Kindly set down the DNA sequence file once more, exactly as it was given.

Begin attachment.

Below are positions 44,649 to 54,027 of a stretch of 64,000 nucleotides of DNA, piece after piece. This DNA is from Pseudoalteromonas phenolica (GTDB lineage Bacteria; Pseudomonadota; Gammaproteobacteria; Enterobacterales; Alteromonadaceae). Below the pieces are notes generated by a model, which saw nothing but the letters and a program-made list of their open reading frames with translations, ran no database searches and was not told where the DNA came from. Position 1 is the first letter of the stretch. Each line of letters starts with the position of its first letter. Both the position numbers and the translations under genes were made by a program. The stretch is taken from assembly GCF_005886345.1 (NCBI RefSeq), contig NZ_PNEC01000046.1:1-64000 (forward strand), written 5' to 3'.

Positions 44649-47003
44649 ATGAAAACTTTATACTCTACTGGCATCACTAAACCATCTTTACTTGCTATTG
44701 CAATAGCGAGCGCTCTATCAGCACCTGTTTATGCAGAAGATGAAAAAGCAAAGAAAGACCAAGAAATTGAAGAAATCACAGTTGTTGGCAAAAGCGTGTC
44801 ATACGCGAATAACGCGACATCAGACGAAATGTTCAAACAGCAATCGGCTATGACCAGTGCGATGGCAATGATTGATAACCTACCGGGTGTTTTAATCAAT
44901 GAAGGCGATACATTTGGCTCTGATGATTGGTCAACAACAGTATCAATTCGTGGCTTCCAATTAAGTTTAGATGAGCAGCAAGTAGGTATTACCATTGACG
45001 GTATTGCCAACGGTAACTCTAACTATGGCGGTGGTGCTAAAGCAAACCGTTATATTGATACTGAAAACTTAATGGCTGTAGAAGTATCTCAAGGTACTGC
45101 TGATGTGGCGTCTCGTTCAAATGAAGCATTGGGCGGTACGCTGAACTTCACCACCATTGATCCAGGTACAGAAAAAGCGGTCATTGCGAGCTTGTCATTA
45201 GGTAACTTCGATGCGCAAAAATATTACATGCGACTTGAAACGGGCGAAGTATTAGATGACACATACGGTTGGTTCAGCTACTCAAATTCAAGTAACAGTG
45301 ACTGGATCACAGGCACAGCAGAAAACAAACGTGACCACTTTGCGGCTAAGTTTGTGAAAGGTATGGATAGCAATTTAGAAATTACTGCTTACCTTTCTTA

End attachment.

Below are positions 44,649 to 54,027 of a stretch of 64,000 nucleotides of DNA, piece after piece. This DNA is from Pseudoalteromonas phenolica (GTDB lineage Bacteria; Pseudomonadota; Gammaproteobacteria; Enterobacterales; Alteromonadaceae). Below the pieces are notes generated by a model, which saw nothing but the letters and a program-made list of their open reading frames with translations, ran no database searches and was not told where the DNA came from. Position 1 is the first letter of the stretch. Each line of letters starts with the position of its first letter. Both the position numbers and the translations under genes were made by a program. The stretch is taken from assembly GCF_005886345.1 (NCBI RefSeq), contig NZ_PNEC01000046.1:1-64000 (forward strand), written 5' to 3'.

Positions 44649-47003
44649 ATGAAAACTTTATACTCTACTGGCATCACTAAACCATCTTTACTTGCTATTG
44701 CAATAGCGAGCGCTCTATCAGCACCTGTTTATGCAGAAGATGAAAAAGCAAAGAAAGACCAAGAAATTGAAGAAATCACAGTTGTTGGCAAAAGCGTGTC
44801 ATACGCGAATAACGCGACATCAGACGAAATGTTCAAACAGCAATCGGCTATGACCAGTGCGATGGCAATGATTGATAACCTACCGGGTGTTTTAATCAAT
44901 GAAGGCGATACATTTGGCTCTGATGATTGGTCAACAACAGTATCAATTCGTGGCTTCCAATTAAGTTTAGATGAGCAGCAAGTAGGTATTACCATTGACG
45001 GTATTGCCAACGGTAACTCTAACTATGGCGGTGGTGCTAAAGCAAACCGTTATATTGATACTGAAAACTTAATGGCTGTAGAAGTATCTCAAGGTACTGC
45101 TGATGTGGCGTCTCGTTCAAATGAAGCATTGGGCGGTACGCTGAACTTCACCACCATTGATCCAGGTACAGAAAAAGCGGTCATTGCGAGCTTGTCATTA
45201 GGTAACTTCGATGCGCAAAAATATTACATGCGACTTGAAACGGGCGAAGTATTAGATGACACATACGGTTGGTTCAGCTACTCAAATTCAAGTAACAGTG
45301 ACTGGATCACAGGCACAGCAGAAAACAAACGTGACCACTTTGCGGCTAAGTTTGTGAAAGGTATGGATAGCAATTTAGAAATTACTGCTTACCTTTCTTA